Review: Fool Me Twice, Déjà Vu/The Second City

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Rashawn Nadine Scott,      Daniel Strauss,      Sarah Shook,      Jamison Webb, Paul Jurewicz, Chelsea Devantez/Photo: Todd Rosenberg

Rashawn Nadine Scott, Daniel Strauss, Sarah Shook, Jamison Webb, Paul Jurewicz, Chelsea Devantez/Photo: Todd Rosenberg

RECOMMENDED

By the time the titular déjà vu kicks in during the second act of this fast-paced revue (Second City’s 104th on the mainstage), the audience is already so heavily invested in the six comedians on stage that they’ll follow them anywhere—through time, bizarre family meltdowns and even straight into the heart of the heavy, ultra-relevant relationship between Chicago’s (and America’s) people of color and police officers. Aside from the unprecedentedly intricate interlacing and layering between the scenes in the first and second acts, it’s the depth of the (funny but hard-hitting) sociopolitical messages interspersed throughout that brings this show to the next level. Read the rest of this entry »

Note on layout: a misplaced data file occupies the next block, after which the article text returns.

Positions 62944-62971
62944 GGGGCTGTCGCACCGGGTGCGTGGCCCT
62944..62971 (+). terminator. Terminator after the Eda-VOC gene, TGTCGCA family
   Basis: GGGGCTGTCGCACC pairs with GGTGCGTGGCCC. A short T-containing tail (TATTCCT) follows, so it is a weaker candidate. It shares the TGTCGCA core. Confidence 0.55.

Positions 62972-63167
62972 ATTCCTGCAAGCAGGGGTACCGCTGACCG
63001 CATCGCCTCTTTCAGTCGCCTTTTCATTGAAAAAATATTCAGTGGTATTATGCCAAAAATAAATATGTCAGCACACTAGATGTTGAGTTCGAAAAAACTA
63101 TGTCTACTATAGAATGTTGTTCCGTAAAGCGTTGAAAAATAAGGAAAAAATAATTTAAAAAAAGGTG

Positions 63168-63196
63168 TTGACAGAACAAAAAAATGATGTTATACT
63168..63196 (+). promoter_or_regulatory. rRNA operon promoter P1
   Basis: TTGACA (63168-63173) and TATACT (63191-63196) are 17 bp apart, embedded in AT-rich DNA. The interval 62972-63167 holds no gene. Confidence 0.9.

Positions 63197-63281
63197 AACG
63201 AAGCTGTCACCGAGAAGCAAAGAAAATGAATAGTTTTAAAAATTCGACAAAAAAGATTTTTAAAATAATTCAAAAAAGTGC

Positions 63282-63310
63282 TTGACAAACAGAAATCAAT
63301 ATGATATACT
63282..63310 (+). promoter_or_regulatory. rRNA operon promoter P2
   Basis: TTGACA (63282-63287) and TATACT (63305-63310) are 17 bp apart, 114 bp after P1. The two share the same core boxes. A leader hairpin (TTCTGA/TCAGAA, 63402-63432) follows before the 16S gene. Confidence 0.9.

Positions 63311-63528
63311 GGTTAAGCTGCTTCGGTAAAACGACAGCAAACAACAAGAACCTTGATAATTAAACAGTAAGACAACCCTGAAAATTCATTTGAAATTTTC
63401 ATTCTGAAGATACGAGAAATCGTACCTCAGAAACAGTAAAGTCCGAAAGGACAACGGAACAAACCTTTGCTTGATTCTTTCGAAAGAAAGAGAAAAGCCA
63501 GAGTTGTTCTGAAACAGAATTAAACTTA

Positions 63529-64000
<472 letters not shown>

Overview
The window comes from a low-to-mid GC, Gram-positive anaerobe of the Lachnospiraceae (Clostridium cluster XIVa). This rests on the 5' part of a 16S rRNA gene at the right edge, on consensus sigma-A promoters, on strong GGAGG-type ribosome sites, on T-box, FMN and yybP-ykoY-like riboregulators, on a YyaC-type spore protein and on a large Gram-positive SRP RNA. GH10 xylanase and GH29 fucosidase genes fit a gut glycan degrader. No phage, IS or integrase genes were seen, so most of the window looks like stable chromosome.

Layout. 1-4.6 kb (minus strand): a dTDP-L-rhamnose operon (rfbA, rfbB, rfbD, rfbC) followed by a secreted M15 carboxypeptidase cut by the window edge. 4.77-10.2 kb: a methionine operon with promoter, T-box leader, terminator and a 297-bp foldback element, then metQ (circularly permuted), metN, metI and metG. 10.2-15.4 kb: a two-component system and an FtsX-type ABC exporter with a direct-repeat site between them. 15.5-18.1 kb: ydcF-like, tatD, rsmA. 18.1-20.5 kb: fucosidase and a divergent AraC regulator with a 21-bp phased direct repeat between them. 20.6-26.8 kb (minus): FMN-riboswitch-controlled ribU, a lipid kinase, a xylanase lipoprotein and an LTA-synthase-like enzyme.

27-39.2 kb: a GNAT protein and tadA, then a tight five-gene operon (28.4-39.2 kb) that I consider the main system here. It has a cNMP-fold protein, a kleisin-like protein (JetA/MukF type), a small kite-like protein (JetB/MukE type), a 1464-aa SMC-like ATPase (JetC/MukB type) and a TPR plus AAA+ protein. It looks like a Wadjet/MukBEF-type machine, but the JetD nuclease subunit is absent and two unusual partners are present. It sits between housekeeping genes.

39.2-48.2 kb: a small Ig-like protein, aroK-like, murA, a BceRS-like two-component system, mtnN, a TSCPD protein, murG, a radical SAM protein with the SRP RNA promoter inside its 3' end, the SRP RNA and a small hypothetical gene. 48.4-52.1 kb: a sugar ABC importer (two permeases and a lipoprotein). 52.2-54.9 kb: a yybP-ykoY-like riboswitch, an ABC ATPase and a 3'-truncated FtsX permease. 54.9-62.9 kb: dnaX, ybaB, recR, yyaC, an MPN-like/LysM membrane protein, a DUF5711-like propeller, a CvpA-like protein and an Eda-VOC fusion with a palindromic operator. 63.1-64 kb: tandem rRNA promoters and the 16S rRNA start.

Review: The Second City’s Fast, Loud & Funny/The Second City

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Saurabh Pande, Dana Quercioli, Asher Perlman, Ryan Asher, Kevin Sciretta and Nicole C. Hastings

Pulling sketch material from various past revues, this mash-up succeeds in bringing, as the introductory voiceover promises, “speed, volume and hilarity” to weekend matinees and Tuesday nights. And though there are a number of big misses (unfortunately placed at the very start in a proposal scene at an Applebee’s and at the very end in an improvised eighties action flick that flopped hard at the show I saw), the solid hits throughout make for a delightful introduction to Second City-style comedy. Read the rest of this entry »

Review: Stormtrooper Stories/The Public House Theatre

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StormtrooperStories Artwork (1)

RECOMMENDED